The Barong and the Kris Dance: The Eternal Battle Between Good and Evil
The wondrous island of Bali is not only blessed with fascinating beaches and outstanding landscapes, it also has an amazing traditional culture that remains well preserved, highlighting the daily life of its people.
The Barong Dance is among the many art forms closely associated with spirituality, it is often performed in ritual ceremonies. Portraying the classic battle of “Good vs. Evil”, the dance is one of the most well-known and loved on the island.
In Balinese mythology, Barong is a prominent character taken the form of a lion, regarded as the King of the Spirits who represents Virtue. Barong is seen as ‘a guardian angel’. Opposing Good is represented by another mythical creature called Rangda (‘widow’ in Javanese), the Queen of Demons. Rangda leads an army of evil witches against the leader of the forces of Good. As a mirror of life, the Barong Dance portrays the two characters involved in a never ending battle.
Similar to Sanghyang Dance, the Barong Dance is native to Balinese culture that predates back to Hinduism. Barong is covered in white thick fur, adorned with gold jewelry and pieces of mirrors. Just like the Chinese Lion Dance, Barong involves two people dancing in synchronized movements to portray the lion in action.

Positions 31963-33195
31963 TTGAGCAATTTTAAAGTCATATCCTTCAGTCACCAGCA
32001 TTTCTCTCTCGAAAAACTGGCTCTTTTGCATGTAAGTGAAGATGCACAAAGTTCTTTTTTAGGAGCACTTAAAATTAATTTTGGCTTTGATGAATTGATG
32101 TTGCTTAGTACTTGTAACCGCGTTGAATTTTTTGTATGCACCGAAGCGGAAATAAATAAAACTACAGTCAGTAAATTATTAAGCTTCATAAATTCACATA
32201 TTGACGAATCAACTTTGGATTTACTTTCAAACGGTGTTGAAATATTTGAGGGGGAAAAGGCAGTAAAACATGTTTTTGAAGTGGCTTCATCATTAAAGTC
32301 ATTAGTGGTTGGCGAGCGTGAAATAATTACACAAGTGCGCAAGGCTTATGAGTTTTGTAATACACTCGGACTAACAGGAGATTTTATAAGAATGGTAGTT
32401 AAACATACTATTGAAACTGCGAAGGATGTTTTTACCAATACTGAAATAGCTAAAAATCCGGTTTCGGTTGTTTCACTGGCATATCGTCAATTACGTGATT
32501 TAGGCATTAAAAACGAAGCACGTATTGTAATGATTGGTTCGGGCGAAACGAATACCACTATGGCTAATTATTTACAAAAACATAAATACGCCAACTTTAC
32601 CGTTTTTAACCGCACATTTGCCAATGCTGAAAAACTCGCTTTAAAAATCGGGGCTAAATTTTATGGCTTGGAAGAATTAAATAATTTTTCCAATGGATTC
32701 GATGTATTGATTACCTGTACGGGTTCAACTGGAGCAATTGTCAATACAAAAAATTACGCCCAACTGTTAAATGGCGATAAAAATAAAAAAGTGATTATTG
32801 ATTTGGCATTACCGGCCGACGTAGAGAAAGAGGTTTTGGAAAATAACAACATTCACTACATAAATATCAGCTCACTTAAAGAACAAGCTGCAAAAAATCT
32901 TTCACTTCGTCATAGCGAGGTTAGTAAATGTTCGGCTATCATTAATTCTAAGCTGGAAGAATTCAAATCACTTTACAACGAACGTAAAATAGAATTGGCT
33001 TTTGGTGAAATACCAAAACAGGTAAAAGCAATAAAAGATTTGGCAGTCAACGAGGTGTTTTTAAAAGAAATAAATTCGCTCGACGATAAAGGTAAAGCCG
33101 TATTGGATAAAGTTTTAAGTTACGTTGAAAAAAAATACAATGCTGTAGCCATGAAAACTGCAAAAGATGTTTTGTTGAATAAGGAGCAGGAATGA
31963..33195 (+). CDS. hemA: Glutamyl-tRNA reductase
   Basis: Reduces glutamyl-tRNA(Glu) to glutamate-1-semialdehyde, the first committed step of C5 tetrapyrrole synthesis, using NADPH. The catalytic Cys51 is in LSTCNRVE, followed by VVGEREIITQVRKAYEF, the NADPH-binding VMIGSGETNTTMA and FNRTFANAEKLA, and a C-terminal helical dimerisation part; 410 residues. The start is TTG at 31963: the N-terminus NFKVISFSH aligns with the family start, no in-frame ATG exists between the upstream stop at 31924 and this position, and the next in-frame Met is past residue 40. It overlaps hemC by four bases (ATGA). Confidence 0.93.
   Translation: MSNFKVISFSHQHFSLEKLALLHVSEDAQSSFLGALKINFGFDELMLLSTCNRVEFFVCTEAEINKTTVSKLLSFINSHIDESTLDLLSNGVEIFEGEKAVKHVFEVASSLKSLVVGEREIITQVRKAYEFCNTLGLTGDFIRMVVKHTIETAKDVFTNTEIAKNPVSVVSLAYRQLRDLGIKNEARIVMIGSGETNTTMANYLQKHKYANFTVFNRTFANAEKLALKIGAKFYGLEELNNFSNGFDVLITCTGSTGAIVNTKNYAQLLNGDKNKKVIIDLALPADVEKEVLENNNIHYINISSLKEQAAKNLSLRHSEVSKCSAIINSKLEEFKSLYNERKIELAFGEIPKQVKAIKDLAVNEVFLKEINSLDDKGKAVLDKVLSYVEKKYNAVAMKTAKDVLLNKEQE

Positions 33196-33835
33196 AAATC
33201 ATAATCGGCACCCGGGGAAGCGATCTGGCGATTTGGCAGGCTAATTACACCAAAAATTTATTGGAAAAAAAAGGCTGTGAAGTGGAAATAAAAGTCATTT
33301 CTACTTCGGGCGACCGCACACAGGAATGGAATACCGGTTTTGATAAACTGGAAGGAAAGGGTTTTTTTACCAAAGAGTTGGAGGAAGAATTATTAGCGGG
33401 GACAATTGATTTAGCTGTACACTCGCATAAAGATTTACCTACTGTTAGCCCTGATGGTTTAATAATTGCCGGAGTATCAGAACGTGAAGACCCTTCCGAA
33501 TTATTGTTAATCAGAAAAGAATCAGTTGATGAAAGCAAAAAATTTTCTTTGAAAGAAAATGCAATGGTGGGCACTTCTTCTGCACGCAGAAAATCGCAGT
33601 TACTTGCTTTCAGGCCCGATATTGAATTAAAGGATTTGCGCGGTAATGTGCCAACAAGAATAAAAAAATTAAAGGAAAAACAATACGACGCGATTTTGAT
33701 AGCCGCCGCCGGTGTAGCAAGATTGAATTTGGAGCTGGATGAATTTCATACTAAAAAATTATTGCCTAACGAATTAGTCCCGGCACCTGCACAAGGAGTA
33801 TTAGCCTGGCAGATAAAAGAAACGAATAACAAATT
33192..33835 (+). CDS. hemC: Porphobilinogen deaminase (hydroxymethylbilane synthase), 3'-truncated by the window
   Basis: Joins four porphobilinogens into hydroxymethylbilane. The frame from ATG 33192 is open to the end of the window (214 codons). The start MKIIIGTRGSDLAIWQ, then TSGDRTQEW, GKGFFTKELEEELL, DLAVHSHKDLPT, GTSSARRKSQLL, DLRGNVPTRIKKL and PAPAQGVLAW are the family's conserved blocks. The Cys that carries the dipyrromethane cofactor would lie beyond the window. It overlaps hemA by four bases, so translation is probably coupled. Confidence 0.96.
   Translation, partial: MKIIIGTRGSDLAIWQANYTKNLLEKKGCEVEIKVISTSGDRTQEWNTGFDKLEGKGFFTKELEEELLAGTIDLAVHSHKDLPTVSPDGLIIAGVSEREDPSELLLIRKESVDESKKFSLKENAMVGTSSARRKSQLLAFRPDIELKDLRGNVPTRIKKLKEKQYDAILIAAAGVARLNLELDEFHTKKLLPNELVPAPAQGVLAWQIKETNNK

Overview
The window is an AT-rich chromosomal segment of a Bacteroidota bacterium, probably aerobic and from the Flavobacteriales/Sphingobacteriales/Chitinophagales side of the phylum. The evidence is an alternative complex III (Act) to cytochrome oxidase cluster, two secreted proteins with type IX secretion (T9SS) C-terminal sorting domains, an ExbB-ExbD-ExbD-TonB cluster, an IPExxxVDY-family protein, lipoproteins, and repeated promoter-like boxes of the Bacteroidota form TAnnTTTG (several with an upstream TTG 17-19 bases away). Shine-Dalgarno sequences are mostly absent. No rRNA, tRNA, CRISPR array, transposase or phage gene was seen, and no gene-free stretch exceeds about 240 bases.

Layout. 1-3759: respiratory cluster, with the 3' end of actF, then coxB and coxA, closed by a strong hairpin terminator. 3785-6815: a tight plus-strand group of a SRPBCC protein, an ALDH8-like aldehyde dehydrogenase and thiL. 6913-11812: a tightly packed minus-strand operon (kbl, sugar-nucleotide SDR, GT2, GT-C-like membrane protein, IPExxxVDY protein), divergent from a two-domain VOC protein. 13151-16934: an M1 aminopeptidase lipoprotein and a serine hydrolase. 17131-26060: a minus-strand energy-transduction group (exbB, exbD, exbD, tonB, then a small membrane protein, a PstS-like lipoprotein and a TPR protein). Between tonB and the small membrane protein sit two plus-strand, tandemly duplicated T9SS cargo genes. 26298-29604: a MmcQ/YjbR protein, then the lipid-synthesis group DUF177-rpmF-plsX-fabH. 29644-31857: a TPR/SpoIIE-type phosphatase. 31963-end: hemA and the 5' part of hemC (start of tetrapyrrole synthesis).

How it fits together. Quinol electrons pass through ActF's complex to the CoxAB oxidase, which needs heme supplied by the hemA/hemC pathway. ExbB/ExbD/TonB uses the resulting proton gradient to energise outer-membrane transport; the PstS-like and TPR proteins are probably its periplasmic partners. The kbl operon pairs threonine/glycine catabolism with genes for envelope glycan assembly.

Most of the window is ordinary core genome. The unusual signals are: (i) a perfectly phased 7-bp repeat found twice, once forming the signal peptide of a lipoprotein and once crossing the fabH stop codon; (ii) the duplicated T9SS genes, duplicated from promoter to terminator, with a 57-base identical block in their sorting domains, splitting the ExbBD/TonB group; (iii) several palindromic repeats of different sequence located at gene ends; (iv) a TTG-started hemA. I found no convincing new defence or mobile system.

In the dance drama called Calon Arang, Barong emerges to counteract Rangda’s use of magic to control the world. The men will fight each other with kris daggers, but upon the appearance of Barong they turn their kris and stab themselves. The performers get into a trance state. Barong then defeats Rangda, thus restoring balance in nature. Meanwhile, the tranced men are reincarnated by the sprinkle of holy water.
Balinese people believe each region has its own protective spirit for its forests and lands. For each region, Barong is modeled after a different animal. Barong Ket (Lion Barong) is the most common type found in almost every part of the Island. While Barong Buntut is a type of Barong which only features its front, usually performed by a single dancer. Other types of Barong includes: Barong Landung (Giant Barong), Barong Celeng (Boar Barong), Barong Macan (Tiger Barong), Barong Naga (Dragon/Serpent Barong).
Regular Barong dance performances can be found in many places in Bali, however, the most popular are performed by the Batu Bulan villagers in the district of Gianyar, or at Kesiman, Denpasar.
from : indonesia.travel/gb/en/destinations/bali-nusa-tenggara/bali/the-barong-and-the-kris-dance